Matthew Osborne, assistant professor of marketing in the department of management at the University of Toronto Mississauga, explains how cell phone bill shock occurs and what to do about it.
Matthew Osborne is an Assistant Professor of Marketing in the Department of Management at the University of Toronto Mississauga, with a cross-appointment to the Marketing Area at Rotman. His research interests include the development of modelling techniques to help understand consumer choices and firm behaviour. His research has focused on areas such as consumer choice of wireless carriers, consumer learning about new products, and how firms price in markets where transport costs are important. His research papers have been published in journals such as The American Economic Review, Economics Letters, Quantitative Marketing and Economics, and the RAND Journal of Economics.
Cell Phone Bill Shock
Almost everyone is familiar with the idea of cellphone bill shock: when at the end of the month you get an unexpectedly high bill because you talked or texted too much. Part of the reason that we face this problem is due to the structure of cellular phone plans: our contracts usually give us a certain number of monthly free minutes, but then we get charged a very high overage rate when use more. In a detailed study of cell phone usage by university students, we identify two reasons for bill shock.
First, it is difficult for people to track their usage over the course of a billing cycle. Second, people don’t do a very good job of forecasting how much they will use. (Because of this, people choose cellphone plans with too few free minutes, and use more minutes than they expect.) In lots of countries, including the US, government agencies have proposed regulations to help combat bill shock which would require cell phone companies to send text messages or alerts to their customers when they use up their free minutes. As a result of this, we can show using a model estimated on our data that consumers would spend a lot less on extra charges.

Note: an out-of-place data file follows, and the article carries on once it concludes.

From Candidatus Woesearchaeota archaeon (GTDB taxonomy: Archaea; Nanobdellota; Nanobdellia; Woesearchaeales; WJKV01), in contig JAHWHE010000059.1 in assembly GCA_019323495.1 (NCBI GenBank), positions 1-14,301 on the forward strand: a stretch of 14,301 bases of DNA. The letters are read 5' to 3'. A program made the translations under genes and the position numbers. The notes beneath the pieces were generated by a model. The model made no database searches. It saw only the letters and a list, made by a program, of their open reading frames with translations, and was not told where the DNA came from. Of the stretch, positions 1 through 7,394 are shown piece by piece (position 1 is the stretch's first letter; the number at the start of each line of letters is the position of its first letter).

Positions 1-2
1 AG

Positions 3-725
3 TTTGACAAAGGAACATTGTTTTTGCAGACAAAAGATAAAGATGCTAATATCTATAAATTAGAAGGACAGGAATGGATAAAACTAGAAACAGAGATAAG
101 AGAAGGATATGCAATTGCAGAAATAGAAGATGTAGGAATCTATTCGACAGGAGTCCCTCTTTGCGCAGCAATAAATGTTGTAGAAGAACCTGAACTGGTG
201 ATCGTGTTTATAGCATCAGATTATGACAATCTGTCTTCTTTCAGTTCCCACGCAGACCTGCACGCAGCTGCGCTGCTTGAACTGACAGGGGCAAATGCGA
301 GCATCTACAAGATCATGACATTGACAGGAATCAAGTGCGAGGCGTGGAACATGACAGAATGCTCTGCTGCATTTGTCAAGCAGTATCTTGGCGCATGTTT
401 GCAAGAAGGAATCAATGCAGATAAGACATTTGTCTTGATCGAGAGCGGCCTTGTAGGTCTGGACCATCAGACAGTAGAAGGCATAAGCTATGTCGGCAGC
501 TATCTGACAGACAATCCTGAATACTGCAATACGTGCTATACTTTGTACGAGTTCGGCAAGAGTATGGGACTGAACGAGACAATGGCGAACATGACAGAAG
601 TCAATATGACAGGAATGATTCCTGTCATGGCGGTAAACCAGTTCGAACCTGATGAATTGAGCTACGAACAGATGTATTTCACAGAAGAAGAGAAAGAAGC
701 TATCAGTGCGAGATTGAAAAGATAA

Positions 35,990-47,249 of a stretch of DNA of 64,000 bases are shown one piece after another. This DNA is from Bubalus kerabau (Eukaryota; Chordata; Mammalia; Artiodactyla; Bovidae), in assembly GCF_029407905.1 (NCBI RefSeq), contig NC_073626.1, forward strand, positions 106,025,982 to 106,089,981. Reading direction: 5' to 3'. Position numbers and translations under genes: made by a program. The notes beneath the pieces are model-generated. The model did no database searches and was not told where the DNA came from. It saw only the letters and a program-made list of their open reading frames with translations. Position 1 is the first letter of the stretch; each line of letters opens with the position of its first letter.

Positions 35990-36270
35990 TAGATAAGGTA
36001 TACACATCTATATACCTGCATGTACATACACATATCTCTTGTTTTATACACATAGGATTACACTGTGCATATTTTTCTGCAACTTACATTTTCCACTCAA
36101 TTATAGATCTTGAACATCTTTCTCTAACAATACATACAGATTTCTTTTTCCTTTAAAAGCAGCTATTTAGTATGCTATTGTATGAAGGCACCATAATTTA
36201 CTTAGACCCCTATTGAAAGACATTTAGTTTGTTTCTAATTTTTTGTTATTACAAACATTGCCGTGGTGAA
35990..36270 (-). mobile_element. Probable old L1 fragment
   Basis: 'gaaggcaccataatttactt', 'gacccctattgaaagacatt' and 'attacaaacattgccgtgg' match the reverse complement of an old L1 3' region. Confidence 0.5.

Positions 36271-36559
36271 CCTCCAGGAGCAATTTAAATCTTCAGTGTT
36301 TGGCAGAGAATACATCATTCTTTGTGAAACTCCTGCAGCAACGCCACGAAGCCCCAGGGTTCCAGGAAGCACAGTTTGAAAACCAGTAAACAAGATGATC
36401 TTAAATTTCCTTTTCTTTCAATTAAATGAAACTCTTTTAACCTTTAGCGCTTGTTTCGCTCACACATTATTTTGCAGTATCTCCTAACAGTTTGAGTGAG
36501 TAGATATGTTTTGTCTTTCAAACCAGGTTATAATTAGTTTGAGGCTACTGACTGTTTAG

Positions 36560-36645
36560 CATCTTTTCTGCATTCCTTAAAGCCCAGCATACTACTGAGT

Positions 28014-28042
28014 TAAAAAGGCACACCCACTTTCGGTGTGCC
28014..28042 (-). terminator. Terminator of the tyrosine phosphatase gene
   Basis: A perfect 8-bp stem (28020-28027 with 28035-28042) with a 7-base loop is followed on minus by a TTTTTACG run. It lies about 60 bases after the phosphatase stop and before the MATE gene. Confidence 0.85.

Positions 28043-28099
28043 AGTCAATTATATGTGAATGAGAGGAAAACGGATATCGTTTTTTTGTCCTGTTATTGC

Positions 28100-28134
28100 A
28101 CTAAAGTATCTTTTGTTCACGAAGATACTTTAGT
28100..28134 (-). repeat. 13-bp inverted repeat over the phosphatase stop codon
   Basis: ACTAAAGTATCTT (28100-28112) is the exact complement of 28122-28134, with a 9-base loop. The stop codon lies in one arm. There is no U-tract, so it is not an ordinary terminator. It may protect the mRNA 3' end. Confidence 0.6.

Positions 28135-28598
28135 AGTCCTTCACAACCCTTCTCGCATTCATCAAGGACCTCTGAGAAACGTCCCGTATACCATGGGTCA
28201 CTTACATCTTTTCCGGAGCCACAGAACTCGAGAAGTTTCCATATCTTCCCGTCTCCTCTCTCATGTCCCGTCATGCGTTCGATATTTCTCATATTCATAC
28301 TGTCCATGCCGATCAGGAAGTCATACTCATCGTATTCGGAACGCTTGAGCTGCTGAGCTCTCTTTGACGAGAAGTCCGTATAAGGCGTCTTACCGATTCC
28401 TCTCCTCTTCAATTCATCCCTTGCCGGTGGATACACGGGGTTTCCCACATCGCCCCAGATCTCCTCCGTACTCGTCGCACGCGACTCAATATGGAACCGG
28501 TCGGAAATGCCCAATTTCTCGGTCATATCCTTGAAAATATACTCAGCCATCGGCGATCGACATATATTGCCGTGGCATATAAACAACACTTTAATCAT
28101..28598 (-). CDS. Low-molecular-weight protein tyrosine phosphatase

However, we identify a potential flaw in this regulation: cellphone companies make significant revenues from overages, and using our model we predict that cellphone companies would raise monthly fees in order to recoup lost profits. Once we factor price changes into account, some consumers are in fact harmed by the regulation. We believe that providing better information to consumers and stronger competition policy can be better avenues to help consumers avoid bill shock.